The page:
Canada could be a huge climate change winner when it comes to farmland

Canada will add a huge share of the land that becomes climatically suitable for growing crops as the world's temperatures rise, a new study says. But the study also finds that growing crops on that land could have many negative environmental impacts — including even more greenhouse gas emissions.

But converting new land to farming could generate huge emissions, harm biodiversity, study says

A farmer works a potato field in North Tryon, P.E.I., in 2000. A new study suggests one potential outcome of climate change is it could quintuple the amount of Canadian land climatically suitable for growing crops such as wheat and potatoes by 2080. (Andrew Vaughan/Canadian Press)

Canada will add a huge share of the land that becomes climatically suitable for growing major crops as the world's temperatures continue to rise, a new study suggests.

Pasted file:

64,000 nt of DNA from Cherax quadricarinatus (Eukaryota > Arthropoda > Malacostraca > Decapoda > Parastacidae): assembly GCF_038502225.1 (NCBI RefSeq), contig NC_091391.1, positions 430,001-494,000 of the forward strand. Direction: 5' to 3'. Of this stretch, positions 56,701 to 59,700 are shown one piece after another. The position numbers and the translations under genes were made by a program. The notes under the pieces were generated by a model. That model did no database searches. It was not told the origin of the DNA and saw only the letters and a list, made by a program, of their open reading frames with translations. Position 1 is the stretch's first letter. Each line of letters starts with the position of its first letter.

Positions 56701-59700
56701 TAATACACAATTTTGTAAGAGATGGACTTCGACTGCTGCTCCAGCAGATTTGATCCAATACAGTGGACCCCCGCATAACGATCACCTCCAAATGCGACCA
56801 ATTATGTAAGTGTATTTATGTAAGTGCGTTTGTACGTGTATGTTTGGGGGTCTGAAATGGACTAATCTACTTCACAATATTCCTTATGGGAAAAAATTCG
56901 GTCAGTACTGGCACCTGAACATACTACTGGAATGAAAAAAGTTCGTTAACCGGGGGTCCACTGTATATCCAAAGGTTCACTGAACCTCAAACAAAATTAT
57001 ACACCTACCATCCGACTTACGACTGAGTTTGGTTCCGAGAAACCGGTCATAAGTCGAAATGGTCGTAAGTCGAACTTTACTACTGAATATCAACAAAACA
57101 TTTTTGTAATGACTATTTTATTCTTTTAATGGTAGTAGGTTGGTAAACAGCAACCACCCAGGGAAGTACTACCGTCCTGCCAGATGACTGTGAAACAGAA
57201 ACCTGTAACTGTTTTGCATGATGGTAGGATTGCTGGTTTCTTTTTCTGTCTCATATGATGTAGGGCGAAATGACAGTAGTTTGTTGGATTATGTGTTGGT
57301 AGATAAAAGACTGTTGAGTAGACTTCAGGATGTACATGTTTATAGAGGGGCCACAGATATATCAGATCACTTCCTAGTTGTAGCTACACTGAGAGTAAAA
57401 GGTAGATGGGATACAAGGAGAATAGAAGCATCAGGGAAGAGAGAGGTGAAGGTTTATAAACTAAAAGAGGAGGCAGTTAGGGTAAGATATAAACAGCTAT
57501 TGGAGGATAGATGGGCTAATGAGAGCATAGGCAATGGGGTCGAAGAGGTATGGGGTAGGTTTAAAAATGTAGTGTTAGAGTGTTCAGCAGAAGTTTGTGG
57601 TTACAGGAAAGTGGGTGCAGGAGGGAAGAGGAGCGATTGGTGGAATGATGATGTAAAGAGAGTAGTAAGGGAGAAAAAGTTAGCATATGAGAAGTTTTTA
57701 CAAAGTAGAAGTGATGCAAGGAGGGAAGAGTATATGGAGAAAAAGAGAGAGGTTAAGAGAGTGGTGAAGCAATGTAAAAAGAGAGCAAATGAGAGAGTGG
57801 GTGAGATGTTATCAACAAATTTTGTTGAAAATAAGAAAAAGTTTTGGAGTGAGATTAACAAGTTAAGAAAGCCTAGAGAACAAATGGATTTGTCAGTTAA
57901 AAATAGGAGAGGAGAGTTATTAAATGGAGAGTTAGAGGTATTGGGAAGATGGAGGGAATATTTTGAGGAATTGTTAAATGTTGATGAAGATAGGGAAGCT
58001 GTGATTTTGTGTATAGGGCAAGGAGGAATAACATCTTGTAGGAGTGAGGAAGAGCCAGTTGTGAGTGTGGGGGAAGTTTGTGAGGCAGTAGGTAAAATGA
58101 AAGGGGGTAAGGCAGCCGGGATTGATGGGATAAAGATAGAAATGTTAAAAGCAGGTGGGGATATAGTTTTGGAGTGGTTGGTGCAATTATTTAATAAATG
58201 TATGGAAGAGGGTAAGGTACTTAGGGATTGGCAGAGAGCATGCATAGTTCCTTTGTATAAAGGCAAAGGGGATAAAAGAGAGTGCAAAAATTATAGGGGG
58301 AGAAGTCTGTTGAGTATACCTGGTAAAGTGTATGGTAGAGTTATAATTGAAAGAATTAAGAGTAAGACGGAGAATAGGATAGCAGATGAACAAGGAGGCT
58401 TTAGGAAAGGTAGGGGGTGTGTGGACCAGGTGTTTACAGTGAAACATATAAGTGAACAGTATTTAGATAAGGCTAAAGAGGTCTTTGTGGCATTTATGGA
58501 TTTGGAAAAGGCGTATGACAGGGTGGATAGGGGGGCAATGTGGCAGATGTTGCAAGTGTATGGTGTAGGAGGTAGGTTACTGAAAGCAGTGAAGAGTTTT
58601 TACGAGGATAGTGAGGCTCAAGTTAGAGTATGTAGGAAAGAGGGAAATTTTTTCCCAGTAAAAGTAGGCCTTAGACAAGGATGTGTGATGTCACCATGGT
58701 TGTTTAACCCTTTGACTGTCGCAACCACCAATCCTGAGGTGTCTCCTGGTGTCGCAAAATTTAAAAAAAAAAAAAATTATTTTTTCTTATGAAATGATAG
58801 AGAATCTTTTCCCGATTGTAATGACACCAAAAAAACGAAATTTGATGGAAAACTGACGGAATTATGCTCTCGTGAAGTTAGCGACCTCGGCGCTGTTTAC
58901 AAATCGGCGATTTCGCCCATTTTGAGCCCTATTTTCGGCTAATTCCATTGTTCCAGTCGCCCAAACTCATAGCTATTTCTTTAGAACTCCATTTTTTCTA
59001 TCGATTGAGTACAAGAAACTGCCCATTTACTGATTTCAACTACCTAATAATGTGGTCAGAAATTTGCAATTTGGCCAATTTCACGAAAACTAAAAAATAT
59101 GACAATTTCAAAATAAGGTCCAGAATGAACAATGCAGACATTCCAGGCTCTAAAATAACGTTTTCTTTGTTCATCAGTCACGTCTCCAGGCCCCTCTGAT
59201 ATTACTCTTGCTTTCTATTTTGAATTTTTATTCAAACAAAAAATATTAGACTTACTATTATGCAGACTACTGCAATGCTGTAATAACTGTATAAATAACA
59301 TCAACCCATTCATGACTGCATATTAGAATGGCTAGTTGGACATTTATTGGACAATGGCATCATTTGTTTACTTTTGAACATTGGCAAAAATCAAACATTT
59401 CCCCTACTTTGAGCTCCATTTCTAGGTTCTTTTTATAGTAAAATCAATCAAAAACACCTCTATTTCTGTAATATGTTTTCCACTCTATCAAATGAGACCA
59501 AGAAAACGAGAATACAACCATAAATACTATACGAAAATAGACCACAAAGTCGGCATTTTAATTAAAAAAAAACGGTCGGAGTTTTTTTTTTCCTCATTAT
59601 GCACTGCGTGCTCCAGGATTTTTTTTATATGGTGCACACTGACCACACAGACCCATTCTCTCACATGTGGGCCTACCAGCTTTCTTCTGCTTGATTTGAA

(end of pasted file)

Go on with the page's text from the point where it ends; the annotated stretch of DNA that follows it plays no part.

The study, published today in the journal PLOS ONE, predicts about 4.2 million square kilometres of Canada that are currently too cold for farming crops like wheat will be warm enough by 2080 if greenhouse gas emissions continue to climb.

"It may become our bread basket for the future. In that regard, it's good for Canada," said co-author Krishna Bahadur KC, an adjunct professor of geography at the University of Guelph.

Currently, only a million square kilometres in Canada are warm enough for growing crops like wheat, corn and potatoes, he said.

"It's a big, huge difference."

The research suggests that even much of the Northwest Territories and Yukon could get warm enough to grow wheat and potatoes, while corn and soy could be grown farther north than they are now.

By combining models that predict the future climate with those that show what temperatures are suitable for growing 12 major crops, the researchers showed that around the world, about 15.1 million square kilometres of new land — more than 30 per cent of the land currently being farmed worldwide — could become warm enough for farming corn, sugar, oil palm, cassava, peanuts, cotton, millet, sorghum, rice, potato, wheat and soy.